A federal district court recently denied defendant’s motion to dismiss in a putative class action under California’s Unfair Competition Law alleging that defendant engaged in misleading conduct by advertising its “Healthy Choice” pasta sauce as “all natural” even though it includes some “high fructose corn syrup.” Lockwood v. Conagra Foods, Inc., 2009 WL 250459 (N.D.Cal. Feb. 3, 2009).
Defendant moved to dismiss on several grounds: arguing plaintiffs’ claims were expressly preempted by the Nutrition Labeling and Education Act; were impliedly preempted by comprehensive FDA regulations under the Federal Food and Drug Cosmetic Act; that the court should defer to the FDA under the “primary jurisdiction” doctrine. Finally, defendants asserted that the court should strike the class allegations because plaintiffs cannot prove reliance on a class-wide basis.
Regarding the field preemption argument, the court noted that the purpose of the NLEA was to clarify and to strengthen FDA’s authority to require nutrition labeling on foods, and to establish the circumstances under which claims may be made about the nutrients in foods. Under the Act, states may impose labeling requirements for artificial favors, colors or preservatives only if such requirements are identical to those imposed by the FDCA; any differences are preempted. But, the court held, this provision does not apply to plaintiffs’ complaint as currently pled. Plaintiffs did not allege that defendant’s pasta sauce contains artificial flavoring, coloring or a chemical preservative; rather, they allege that the “high fructose corn syrup” is not produced by a natural process and therefore the pasta sauce is not “all natural.” One wonders why the claims of not all “natural” due to the use of an “artificial” flavor isn’t squarely in that ballpark.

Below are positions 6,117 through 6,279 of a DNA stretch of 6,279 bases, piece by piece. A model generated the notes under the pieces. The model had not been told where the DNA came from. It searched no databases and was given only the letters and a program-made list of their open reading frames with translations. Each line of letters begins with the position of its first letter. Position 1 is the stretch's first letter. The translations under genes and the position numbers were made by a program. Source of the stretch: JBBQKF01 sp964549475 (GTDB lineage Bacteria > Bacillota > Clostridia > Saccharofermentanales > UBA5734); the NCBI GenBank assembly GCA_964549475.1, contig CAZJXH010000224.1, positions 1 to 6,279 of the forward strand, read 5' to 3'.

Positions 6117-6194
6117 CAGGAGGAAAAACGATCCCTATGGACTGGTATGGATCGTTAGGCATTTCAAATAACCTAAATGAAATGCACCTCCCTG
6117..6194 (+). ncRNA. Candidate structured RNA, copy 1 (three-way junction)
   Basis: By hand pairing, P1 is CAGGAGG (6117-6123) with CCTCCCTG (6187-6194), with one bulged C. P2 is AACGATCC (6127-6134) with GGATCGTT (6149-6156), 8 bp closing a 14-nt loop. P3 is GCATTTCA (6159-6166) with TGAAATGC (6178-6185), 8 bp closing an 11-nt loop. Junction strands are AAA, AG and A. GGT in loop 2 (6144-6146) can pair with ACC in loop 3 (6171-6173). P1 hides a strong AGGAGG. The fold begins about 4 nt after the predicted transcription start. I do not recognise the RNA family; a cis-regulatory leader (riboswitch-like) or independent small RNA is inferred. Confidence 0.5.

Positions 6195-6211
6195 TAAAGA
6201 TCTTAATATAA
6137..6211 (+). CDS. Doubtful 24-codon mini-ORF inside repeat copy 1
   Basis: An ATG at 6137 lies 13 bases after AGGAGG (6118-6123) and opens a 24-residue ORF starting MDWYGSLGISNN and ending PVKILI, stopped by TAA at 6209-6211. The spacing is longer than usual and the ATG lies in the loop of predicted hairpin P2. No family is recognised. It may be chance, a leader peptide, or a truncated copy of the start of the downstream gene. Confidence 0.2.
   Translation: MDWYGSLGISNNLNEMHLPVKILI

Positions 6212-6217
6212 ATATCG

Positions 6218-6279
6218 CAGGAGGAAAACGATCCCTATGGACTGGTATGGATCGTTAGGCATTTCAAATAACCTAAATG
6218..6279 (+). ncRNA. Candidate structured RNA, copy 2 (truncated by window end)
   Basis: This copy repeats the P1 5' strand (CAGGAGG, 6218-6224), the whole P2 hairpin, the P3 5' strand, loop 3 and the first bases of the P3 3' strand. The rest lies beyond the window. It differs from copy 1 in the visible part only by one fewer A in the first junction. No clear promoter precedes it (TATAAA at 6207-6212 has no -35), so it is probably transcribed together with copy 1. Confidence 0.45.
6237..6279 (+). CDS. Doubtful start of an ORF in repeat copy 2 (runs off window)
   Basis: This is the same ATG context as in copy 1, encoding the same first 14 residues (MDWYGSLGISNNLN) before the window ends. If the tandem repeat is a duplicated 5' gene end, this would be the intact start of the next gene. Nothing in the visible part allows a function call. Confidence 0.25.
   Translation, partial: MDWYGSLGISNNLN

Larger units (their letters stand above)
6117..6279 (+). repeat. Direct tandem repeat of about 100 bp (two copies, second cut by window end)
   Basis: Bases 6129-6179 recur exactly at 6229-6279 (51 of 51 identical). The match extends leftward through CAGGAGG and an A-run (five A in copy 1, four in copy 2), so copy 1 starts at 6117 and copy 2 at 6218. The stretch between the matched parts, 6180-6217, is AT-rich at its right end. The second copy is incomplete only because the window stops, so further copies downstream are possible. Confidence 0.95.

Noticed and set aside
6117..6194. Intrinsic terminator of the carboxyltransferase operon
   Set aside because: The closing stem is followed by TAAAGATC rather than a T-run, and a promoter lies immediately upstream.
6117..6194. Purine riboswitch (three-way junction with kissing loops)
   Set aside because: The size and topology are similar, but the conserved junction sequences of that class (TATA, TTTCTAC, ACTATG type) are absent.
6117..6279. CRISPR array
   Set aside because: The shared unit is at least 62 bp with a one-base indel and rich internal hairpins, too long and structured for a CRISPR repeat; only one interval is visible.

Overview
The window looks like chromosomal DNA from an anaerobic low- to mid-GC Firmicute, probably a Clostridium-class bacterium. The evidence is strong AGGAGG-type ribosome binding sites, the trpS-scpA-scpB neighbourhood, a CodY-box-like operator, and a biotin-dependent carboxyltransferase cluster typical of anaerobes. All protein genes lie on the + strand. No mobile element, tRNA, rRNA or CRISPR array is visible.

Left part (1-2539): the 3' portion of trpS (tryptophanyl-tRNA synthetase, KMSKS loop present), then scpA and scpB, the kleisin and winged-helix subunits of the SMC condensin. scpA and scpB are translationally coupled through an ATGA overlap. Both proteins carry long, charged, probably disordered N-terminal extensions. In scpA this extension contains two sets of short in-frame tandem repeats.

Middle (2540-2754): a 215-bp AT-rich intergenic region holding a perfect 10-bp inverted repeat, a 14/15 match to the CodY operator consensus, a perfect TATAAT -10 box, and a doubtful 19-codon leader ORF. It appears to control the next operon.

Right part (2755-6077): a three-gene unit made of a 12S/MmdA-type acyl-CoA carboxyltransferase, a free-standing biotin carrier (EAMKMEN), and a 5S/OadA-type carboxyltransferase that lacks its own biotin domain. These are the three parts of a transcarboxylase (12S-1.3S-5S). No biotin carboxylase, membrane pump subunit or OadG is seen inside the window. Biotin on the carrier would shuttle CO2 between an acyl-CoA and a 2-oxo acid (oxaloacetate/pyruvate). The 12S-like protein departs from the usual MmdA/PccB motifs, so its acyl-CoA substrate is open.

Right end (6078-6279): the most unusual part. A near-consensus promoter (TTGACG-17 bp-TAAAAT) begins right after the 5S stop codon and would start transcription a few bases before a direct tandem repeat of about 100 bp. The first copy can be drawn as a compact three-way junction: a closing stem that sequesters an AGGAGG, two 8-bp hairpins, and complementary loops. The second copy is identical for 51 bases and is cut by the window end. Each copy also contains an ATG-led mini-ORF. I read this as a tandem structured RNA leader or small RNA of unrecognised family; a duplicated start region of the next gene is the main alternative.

Turing to implied field preemption, the court noted that NLEA’s provisions suggest Congress did not intend to occupy the field of food and beverage labeling. The FDA’s policy as to the word “natural” similarly suggested an intent not to occupy the field of food labeling. Under the policy, the agency has considered natural to mean merely that nothing artificial or synthetic (including colors regardless of source) is included in, or has been added to, the product that would not normally be there. Although the FDA acknowledges that some consumers may be misled by the use of the term “natural,” it has declined to adopt any regulations governing this term. This inaction is consistent with an intent not to occupy the field. This is especially so given that at the time the FDA declined to formally define “natural” it was aware of and had reviewed state regulation of the use of the term, yet it made no mention of the need for uniformity or a preemptive federal regulation.
On conflict preemption, the court found that the defendant had not proved as a matter of law that plaintiffs’ claims, if successful, make compliance with federal law a physical impossibility. A manufacturer could comply, that is, not violate, the FDA’s policy as to use of the term “natural” and still comply with state law as articulated by plaintiffs in this case, thought the court. Nor does California law stand as an obstacle to the accomplishment and execution of the objectives of the FDCA. Again, it seems questionable that this type of claim wouldn’t risk imposing labeling requirements for “artificial” favors, directly in contrast to federal regulations.
Regarding primary jurisdiction, the court found application of the doctrine was not appropriate here. At a minimum, various parties have repeatedly asked the FDA to adopt formal rulemaking to define the word natural and the FDA has declined to do so because it is not a priority and the FDA has limited resources. Moreover, the court did not feel this was a technical area in which the FDA has greater technical expertise than the courts. Finally, plaintiffs’ claims were based on state law and, thus, federal law would not dispose of plaintiffs’ state law claims.
Finally, the court declined to strike the class allegations at this juncture, finding that if a misrepresentation is material an inference of class-wide reliance may be inferred under the California law. MassTortDefense has posted about the growing trend of plaintiffs to use consumer fraud act claims in place of traditional product theories. Plaintiffs continue to believe that claims based on unfair and deceptive trade practices acts are somehow easier to certify as class actions because of differing notions of reliance and causation.